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Childhood emotional maltreatment (CEM) has been associated with disturbances in emotional and behavioral functioning, and with changes in regional brain morphology. However, whether CEM has any effect on the intrinsic organization of the brain is not known. In this study, we investigated the effects of CEM on resting-state functional connectivity (RSFC) using seeds in the limbic network, the default-mode network (DMN) and the salience network, and the left dorsomedial prefrontal cortex (dmPFC).
Using 3-T magnetic resonance imaging (MRI), resting-state functional MRI (RS-fMRI) scans were obtained. We defined seeds in the bilateral amygdala, the dorsal anterior cingulate cortex (dACC), the posterior cingulate cortex (PCC) and the left dmPFC, and used these to examine whether individuals reporting CEM (n=44) differed from individuals reporting no CEM (n=44) in RSFC with other brain regions. The two groups were matched for age, gender, handedness and the presence of psychopathology.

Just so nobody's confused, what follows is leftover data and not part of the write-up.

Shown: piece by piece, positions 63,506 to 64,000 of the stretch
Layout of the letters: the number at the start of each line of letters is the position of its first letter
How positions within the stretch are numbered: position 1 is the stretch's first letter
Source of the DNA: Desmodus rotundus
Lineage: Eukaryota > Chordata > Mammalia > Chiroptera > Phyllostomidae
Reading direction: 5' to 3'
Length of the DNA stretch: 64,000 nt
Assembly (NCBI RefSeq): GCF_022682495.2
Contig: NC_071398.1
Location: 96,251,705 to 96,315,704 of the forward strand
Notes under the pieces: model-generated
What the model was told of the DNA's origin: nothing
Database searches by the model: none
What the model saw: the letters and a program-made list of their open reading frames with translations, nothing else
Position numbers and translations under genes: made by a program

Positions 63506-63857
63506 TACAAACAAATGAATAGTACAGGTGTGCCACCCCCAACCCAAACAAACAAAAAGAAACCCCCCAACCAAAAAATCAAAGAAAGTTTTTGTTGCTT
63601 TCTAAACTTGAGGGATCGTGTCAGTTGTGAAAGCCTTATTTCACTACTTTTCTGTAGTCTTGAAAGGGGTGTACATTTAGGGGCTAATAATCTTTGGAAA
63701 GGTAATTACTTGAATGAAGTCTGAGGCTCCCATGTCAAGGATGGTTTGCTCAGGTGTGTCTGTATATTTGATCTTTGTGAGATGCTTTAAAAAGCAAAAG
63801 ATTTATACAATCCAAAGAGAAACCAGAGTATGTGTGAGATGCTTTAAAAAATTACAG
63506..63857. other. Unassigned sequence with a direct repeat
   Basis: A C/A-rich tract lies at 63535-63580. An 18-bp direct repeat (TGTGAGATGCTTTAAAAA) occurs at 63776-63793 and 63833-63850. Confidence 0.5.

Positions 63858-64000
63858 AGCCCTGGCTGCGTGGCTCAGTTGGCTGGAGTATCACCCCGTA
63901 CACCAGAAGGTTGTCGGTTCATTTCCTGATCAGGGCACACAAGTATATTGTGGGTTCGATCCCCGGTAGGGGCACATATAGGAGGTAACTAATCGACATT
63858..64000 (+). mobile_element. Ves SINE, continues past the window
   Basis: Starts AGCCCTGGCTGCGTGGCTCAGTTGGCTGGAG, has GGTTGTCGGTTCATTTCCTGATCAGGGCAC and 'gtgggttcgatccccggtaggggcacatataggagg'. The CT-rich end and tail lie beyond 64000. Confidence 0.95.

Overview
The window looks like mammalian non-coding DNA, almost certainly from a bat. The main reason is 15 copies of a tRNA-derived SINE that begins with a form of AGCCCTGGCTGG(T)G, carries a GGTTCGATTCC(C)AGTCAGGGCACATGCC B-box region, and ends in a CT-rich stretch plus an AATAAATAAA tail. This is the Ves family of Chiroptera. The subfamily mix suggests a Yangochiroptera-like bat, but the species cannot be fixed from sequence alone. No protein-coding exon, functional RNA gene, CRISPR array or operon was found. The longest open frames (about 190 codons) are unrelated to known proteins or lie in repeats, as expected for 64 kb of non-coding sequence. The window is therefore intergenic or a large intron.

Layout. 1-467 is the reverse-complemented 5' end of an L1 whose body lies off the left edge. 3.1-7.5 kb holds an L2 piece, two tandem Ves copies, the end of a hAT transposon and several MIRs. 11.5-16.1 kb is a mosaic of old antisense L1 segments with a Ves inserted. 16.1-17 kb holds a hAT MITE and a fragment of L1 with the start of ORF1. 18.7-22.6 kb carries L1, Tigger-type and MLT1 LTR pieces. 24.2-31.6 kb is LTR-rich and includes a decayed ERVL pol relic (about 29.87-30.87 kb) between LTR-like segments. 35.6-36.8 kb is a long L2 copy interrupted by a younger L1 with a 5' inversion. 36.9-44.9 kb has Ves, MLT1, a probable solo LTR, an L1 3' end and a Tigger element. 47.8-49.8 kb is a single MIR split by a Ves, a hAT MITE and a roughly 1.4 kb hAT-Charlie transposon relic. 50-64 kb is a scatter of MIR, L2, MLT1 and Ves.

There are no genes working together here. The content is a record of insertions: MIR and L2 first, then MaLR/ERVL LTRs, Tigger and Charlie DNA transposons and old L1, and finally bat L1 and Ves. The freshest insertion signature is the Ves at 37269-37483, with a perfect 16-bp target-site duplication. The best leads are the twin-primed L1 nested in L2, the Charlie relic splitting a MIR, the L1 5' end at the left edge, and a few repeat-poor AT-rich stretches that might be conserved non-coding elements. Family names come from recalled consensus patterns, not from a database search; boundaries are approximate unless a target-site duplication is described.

CEM was associated with decreased RSFC between the right amygdala and the bilateral precuneus and a cluster extending from the left insula to the hippocampus and putamen. In addition, CEM was associated with decreased RSFC between the dACC and the precuneus and also frontal regions of the brain.
We found that CEM has a profound effect on RSFC in the limbic network and the salience network. Regions that show aberrant connectivity are related to episodic memory encoding, retrieval and self-processing operations.
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